Ubuntu provides magic that Windows 8 doesn't
Is it possible to still be an early adopter and only start using Linux full-time now?
Linux is the supreme software conquest for me, and one particular distribution has tormented my early adopter "lifestyle" -- Red Hat Linux. It's now long gone, abandoned by parent company Red Hat, though it was given a new lease on life through Fedora and Red Hat Enterprise Linux.
Ten years ago, I stumbled upon a magazine that came with a copy of Red Hat Linux 7, and I was so tempted to try it and see how it felt to run something other than the Windows editions of the day. My experience was less than ideal back then, but I've re-encountered Ubuntu and the spark has reignited...
Something "magical" happened after writing "How to install Ubuntu on VMware Workstation" -- I rediscovered Linux through Ubuntu. It was refreshing to experience just how far Linux evolved from my Red Hat days that I'm tempted to use it as my primary operating system...Have I gone mental?
The Dark Ages
Considering I was about 14 years old when I made my first attempt at Linux adoption with Red Hat, I am willing to take full responsibility for my failure to embrace it. Back then, I had no Internet access (that in itself might have been a pain to set up considering my background) so my only source of guidance was the magazine that I actually bought and not "stumbled upon," and two installation CDs. It was awful.
It's still all fuzzy to me how I even managed to complete the install, but suffice to say I learned a lot more than I bargained for. Installing applications was something out of the ordinary for me, since I didn't ever have to use the terminal before, so I was completely locked out of using my computer because Red Hat was so darn complicated for me at the time.
Revisiting Linux through Ubuntu
It doesn't take much to understand why Ubuntu is so appealing to me: it's easy to install and it can do pretty much everything that Windows can. But it's got something else that Microsoft can't offer me right now: the element of surprise, the "wow factor" that's missing from Windows 8. As much as I like using Windows 8, it's just not giving me that thrill of fiddling with a new operating system like Ubuntu does.
Satisfying my curiosity is one thing. But there's another thing: I'm tempted by free software. Ubuntu is free and so are plenty of other Linux distributions; that makes it all the more attractive. Have I mentioned that it's really easy to set up and use?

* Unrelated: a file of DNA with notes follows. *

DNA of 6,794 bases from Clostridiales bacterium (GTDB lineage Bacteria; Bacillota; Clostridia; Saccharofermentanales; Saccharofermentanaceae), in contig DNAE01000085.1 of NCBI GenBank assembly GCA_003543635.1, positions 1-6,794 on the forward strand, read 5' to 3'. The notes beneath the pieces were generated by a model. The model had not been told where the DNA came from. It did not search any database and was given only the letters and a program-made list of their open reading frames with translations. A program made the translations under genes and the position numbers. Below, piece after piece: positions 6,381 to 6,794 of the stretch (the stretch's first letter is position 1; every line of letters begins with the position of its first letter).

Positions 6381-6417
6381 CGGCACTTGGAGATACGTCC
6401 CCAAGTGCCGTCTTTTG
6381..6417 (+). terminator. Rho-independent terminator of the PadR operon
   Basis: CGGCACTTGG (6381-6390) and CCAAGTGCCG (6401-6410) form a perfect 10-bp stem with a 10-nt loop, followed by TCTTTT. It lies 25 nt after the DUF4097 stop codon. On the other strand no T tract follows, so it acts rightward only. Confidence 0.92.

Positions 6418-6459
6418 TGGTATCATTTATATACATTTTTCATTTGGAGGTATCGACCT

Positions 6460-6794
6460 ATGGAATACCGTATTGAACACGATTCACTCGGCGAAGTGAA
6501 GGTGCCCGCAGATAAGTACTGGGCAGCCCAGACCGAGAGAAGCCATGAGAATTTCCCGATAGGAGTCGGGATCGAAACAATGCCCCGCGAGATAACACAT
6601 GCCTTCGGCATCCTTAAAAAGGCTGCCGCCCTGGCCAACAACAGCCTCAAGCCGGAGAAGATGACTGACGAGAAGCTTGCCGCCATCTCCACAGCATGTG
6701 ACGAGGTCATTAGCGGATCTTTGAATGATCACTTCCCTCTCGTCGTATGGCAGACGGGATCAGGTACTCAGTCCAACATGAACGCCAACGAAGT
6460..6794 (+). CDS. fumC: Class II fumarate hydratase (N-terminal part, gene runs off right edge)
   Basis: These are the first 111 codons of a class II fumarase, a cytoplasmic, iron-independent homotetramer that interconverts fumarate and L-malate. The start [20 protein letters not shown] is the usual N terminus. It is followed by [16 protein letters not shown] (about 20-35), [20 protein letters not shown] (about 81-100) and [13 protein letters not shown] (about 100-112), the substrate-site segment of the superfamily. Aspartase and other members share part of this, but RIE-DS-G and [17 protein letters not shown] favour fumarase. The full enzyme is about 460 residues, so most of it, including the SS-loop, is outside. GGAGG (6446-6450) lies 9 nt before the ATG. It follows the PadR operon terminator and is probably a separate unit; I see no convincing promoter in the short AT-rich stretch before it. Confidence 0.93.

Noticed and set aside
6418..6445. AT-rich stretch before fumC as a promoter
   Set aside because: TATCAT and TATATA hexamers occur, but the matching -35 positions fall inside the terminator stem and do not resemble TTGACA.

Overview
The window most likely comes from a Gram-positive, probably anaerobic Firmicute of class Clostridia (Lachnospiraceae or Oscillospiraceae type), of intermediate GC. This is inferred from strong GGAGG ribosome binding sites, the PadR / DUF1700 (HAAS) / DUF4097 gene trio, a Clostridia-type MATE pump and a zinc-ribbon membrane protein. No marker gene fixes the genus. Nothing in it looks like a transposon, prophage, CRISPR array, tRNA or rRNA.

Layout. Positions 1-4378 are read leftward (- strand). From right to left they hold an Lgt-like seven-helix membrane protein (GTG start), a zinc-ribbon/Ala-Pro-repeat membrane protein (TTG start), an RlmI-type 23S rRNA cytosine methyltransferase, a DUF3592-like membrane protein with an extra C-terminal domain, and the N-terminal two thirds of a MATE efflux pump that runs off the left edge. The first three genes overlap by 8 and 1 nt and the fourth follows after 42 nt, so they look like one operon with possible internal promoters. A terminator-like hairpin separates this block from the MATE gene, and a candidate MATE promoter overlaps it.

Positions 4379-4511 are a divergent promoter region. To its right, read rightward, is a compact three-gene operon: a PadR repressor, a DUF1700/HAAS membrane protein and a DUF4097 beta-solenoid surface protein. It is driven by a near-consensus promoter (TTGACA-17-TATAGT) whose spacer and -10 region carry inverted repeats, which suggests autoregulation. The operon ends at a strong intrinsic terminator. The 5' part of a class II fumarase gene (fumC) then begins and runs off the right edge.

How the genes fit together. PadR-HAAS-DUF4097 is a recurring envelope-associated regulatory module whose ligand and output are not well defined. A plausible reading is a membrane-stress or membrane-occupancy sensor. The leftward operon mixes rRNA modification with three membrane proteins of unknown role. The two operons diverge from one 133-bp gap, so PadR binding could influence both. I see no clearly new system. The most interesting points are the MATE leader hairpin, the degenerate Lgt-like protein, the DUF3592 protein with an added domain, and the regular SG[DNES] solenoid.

And there's another argument right there. Simplicity and ease of use are important when coming from Windows and I honestly want to avoid befriending the terminal. I want to fiddle with it at some level like I mentioned, but I want to steer clear from terminal-level complications and that is another reason why Ubuntu fits the bill.
The biggest issue that I currently have with Linux in general is that I can't run AutoCAD and some engineering software just like I would in Windows, but that's it. Some programs just are not designed to work in Linux, and the sooner people accept that the better. It's easier said than done, so I'm still weighing in my options.
A simple search in Ubuntu Software Center shows LibreCAD, which might not be as capable as AutoCAD but should manage simple tasks. Simple or less complicated is preferred to bloated in my book, but LibreCAD does not cover even basic functions that work seamlessly in AutoCAD. Most of the time I don't need 90 percent of the features in AutoCAD, but honestly, LibreCAD doesn't even come close to it. Maybe there's too much expectation for a niche product, or there is a better program out there that isn't turning up in the Software Center?
The programs that come with Ubuntu are not fully fledged, but that's fine because neither are the ones in Windows. Take for instance LibreOffice Writer. That covers basic composition functionality, but if it is not enough, it can always be replaced with a more capable OpenOffice which might be familiar to those running Windows. The same goes for VLC, the popular video playback software available on Linux and Windows as well as other platforms. Simple needs are covered, all it takes is a simple search to find alternatives if not the same available on Windows to install.
Keep an open mind
In one of my first articles for BetaNews, titled "What will it take to make Linux popular?" I offered a solution to help boost Linux popularity, and it looks like it might come earlier than I expected. Android is a fantastic method to showcase the way Linux can be popular, and on the desktop side, distributions like Ubuntu can make that happen.
The reasons are all over the place: easy to install, easy to use, light on resources, and able to cover basic functionality all without sacrificing its good looks. Windows 8 looks somehow less inspiring while Linux marches on.
I'll go out on a limb here and suggest Ubuntu might provide the breath of fresh air that other early adopters expected from Windows 8, but didn't find. Why not?